14. Lee HY, Jung SE, Oh YN, Choi A, Yang WI, et al. (2015) Epigenetic age signatures in the forensically relevant body fluid of semen: A preliminary study. Forensic Sci Int Genet 19: 28-34.
  15. Jenkins TG, Aston KI, Pflueger C, Cairns BR, Carrell DT (2014) Age-associated sperm DNA methylation alterations: Possible implications in offspring disease susceptibility. PLoS Genet 10(7): e1004458.
  16. Bekaert B, Kamalandua A, Zapico SC, Van de Voorde W, Decorte R (2015) Improved age determination of blood and teeth samples using a selected set of DNA methylation markers. Epigenetics 10(10): 922-930.
  17. Giuliani C, Cilli E, Bacalini MG, Pirazzini C, Sazzini M, et al. (2016) Inferring chronological age from DNA methylation patterns of human teeth. Am J Phys Anthropol 159(4): 585-595.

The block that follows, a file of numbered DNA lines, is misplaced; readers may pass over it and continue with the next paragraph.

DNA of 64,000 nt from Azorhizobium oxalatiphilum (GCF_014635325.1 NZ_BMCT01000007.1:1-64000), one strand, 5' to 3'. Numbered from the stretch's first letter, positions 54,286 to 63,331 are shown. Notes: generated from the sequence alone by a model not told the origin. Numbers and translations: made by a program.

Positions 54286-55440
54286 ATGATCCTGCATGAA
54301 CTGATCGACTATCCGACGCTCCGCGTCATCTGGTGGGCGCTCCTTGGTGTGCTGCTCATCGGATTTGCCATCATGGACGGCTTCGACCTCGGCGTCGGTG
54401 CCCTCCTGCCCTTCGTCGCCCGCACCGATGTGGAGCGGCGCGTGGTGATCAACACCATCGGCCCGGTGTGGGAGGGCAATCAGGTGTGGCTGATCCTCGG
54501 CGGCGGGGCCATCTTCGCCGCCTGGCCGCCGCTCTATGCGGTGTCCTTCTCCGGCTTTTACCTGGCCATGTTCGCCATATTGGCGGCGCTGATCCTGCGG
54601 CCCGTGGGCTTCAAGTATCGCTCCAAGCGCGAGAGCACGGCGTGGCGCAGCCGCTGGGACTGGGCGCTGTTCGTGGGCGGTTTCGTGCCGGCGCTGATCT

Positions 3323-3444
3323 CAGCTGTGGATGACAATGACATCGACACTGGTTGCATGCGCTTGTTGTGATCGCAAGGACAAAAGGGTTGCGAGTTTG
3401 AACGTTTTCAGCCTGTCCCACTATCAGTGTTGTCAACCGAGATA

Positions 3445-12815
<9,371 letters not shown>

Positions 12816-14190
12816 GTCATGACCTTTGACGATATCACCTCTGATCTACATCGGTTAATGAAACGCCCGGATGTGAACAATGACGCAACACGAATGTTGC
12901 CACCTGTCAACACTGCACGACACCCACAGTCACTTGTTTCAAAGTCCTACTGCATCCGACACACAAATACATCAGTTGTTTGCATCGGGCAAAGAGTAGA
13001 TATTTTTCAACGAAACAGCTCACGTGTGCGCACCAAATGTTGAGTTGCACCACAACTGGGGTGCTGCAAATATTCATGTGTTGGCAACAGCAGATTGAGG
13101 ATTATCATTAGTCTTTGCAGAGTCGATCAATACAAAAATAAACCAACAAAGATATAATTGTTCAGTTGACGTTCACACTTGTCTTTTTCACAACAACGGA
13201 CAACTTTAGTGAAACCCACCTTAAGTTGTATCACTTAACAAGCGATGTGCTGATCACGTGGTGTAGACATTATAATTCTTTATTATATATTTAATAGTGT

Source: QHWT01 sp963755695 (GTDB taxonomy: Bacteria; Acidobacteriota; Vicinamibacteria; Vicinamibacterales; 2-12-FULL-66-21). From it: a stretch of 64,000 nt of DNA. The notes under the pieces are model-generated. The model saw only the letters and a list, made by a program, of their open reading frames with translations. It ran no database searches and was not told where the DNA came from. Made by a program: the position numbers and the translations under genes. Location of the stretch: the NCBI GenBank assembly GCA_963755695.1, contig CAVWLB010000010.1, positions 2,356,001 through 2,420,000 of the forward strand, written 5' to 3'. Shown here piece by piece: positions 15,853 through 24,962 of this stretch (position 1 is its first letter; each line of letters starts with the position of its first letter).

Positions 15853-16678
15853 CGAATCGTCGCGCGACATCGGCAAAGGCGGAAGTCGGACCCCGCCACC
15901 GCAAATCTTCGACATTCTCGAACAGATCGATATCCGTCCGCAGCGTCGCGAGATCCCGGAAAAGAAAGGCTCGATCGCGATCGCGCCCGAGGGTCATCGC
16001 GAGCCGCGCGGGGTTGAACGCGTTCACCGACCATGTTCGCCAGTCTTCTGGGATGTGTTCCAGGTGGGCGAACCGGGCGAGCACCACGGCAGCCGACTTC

18. Jones PA (2012) Functions of DNA methylation: Islands, start sites, gene bodies and beyond. Nat Rev Genet 13(7): 484-492.

© 2019 Abdurahman Theyab. This is an open access article distributed under the terms of the Creative Commons Attribution License , which permits unrestricted use, distribution, and build upon your work non-commercially.



About Crimson

We at Crimson Publishing are a group of people with a combined passion for science and research, who wants to bring to the world a unified platform where all scientific know-how is available read more...

Leave a comment

Contact Info

  • Crimson Publishers, LLC
  • 555 Madison Avenue, 5th floor
  •     New York, NY 10022, USA
  • +1 (929) 600-8049
  • +1 (929) 447-1137
  • info@crimsonpublishers.com
  • www.crimsonpublishers.com